Monday, July 31, 2006

Radical Islam and West

Sunday, Jul. 30, 2006
Actually, the Middle East Is Our Crisis Too
The war is now part of the global conflict between the U.S. and radical Islam

Something radically new is emerging in the Middle East: the century-old Arab-Israeli dispute has been transmuted from a nationalist to a religious war. And as a result, the Arab-Israeli wars are now merging into the global conflict between radical Islam and the West.

The transformation was swift in coming. Hamas' electoral landslide in Palestine just six months ago marked the political death of Yasser Arafat and the secular, vaguely socialist and entirely nationalist movement he represented. Hamas is fighting not to create a 23rd Arab state but, as its charter explains, to recover "an Islamic Waqf." Meaning? Territory claimed under the Islamic precept that "any land the Muslims have conquered by force ... during the times of [Islamic] conquests" more than a millennium ago belongs to Muslims forever because "the Muslims consecrated these lands to Muslim generations until the Day of Judgment."

In the first period of the Arab-Israeli dispute, Israel was at war with pan-Arabism, the idea of essential Arab unity across states and the rejection of any non-Arab state in their region. Pan-Arabism was humiliated by Israel's six-day victory in the 1967 war. The subsequent death of Egyptian President Nasser, who instigated that disaster, accelerated pan-Arabism's decline. Its final collapse occurred when its last great proponent, Saddam Hussein, was swept away in 2003. The successor Arab rulers no longer dream of a single Arab state and have grudgingly come to accept a small Jewish state in part of Palestine. Hence the peace treaties that Egypt and Jordan signed with Israel.

As pan-Arabism declined, pan-Islamism rose in its place. Hence Islamist Hizballah--client of Islamist Iran, ally of Islamist Hamas--provokes a war with Israel. Hizballah's motivation has nothing to do with Arab nationalism. Israel withdrew from every square meter of Lebanese territory six years ago. But legal obligation means nothing to Hizballah. Like Hamas and Iran, Hizballah views the destruction of Israel as a religious obligation.

Moreover, Hizballah times its attack on Israel to suit the needs of its Iranian patron, about to be subject to sanctions by the West for its nuclear ambitions. Those ambitions, in turn, are meant to serve Iranian President Mahmoud Ahmadinejad's even larger Islamist vision of a cataclysmic showdown with the infidel West as a harbinger of the return of the 12th Imam and the End of Days.

But it gets more complicated still. The Iran-Hizballah-Hamas axis is not the only church of Islamism. Enter Ayman al-Zawahiri, al-Qaeda's No. 2, rushing to keep up with the mob, the mob that is now scandalously led by Persian and Shi'ite Iran. On behalf of Sunni and Arab al-Qaeda--just yesterday the champion of all things radically Muslim and anti-Western--al-Zawahiri last week issued a call for all Muslims to rise up against Israel.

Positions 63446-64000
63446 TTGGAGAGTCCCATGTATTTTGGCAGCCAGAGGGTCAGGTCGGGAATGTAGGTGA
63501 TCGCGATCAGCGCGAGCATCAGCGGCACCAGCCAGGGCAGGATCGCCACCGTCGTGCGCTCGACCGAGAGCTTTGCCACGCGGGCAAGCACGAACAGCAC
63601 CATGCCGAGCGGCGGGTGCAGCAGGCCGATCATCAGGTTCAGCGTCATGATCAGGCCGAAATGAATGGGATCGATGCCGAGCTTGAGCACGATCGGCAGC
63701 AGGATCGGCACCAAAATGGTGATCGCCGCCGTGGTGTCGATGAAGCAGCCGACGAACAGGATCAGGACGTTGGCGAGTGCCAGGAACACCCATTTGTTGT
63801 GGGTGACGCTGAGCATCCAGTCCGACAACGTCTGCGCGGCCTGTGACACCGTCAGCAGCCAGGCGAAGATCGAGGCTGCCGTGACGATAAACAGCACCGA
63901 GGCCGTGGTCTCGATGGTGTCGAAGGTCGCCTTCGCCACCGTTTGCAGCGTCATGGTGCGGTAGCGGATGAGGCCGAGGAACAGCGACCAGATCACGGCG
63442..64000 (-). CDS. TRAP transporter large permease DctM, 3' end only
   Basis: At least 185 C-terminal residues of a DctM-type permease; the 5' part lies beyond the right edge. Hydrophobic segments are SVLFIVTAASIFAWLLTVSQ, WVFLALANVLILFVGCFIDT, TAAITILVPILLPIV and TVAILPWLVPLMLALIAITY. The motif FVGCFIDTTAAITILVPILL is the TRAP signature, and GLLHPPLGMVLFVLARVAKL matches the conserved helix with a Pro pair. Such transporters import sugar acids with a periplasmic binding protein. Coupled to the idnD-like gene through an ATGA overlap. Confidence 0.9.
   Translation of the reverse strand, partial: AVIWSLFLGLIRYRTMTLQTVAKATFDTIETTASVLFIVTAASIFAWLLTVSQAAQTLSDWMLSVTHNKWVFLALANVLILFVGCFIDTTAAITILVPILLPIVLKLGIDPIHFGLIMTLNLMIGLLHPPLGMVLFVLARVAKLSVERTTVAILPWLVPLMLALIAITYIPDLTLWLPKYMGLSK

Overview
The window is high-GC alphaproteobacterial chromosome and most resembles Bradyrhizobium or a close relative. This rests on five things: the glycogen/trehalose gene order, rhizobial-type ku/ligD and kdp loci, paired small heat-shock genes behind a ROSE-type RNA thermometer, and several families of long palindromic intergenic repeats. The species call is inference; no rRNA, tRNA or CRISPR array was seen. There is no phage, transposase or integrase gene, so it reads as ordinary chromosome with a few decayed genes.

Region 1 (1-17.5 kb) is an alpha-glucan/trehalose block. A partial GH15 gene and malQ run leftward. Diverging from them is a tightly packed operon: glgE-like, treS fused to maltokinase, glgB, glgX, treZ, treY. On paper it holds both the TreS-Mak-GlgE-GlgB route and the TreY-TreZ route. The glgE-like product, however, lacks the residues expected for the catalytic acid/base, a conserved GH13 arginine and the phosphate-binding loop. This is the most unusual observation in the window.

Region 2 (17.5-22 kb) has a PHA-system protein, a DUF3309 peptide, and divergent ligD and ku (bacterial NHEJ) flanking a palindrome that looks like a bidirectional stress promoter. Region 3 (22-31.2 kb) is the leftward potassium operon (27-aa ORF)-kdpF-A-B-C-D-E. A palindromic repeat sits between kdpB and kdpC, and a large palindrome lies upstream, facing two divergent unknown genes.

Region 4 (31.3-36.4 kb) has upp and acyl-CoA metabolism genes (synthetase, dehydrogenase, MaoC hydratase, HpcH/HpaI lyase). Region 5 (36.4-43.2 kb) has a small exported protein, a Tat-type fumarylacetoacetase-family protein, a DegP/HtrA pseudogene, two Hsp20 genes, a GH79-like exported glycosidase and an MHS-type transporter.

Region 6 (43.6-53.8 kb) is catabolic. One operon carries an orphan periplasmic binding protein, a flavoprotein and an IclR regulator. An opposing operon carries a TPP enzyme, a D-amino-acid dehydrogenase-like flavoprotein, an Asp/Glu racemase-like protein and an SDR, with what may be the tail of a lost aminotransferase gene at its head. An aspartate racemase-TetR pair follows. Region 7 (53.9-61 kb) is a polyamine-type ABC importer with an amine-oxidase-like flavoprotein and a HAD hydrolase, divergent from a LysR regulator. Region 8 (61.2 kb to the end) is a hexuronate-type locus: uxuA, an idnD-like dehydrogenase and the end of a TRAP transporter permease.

Now Palestine was never at the top of al-Qaeda's list of grievances. In al-Qaeda's 1998 declaration of war on the U.S., Palestine is a distant third. But with Iran, through Hamas and Hizballah, having seized leadership of the jihad against the Jews, al-Qaeda could not stand by and allow its Islamist primacy to be eclipsed by the mullahs of Tehran.

To Western eyes, the spectacle is bizarre, not seen since the Catholic Church six centuries ago sported rival Popes, one in Rome, one in Avignon. Our only near contemporary experience of dueling churches occurred in the 1960s and '70s, when the Soviet Union and China competed for the title of most authentic communist and for the allegiance of client states and guerrilla groups around the world. On 9/11, al-Qaeda bestrode the world of radical Islam. Al-Zawahiri simply had to show up at the scene of the latest Arab-Israeli fighting lest Iran usurp al-Qaeda's hard-earned mantle.

For all their medieval trappings, these two sources of Islamic fervor now vying for possession of the newly transmuted Arab-Israeli dispute confirm the Bush Administration's view that, after a holiday from history in the 1990s, the global ideological struggles of the 20th century have been rejoined with a change only in the cast. In place of the ersatz Western religions of fascism and communism, radical Islam, bastard child of a real and great religion, has arisen. Led by two rival Vaticans, one in Tehran and the other cavebound on the Afghan-Pakistani border, it raises the banner of a militant religion that will not rest until, as al-Zawahiri pledged, Islam has retaken every piece of Waqf "from Spain to Iraq."

Yes, Spain--conquered by Islam in the 8th century, lost to Christianity in 1492. That's a long way from Haifa, from Lebanon, from Baghdad and even from Mecca. It's an even longer way from rationality, which is why the struggle against it will be long and painful, and enduringly surreal.

> More of Charles Krauthammer's columns can be found at


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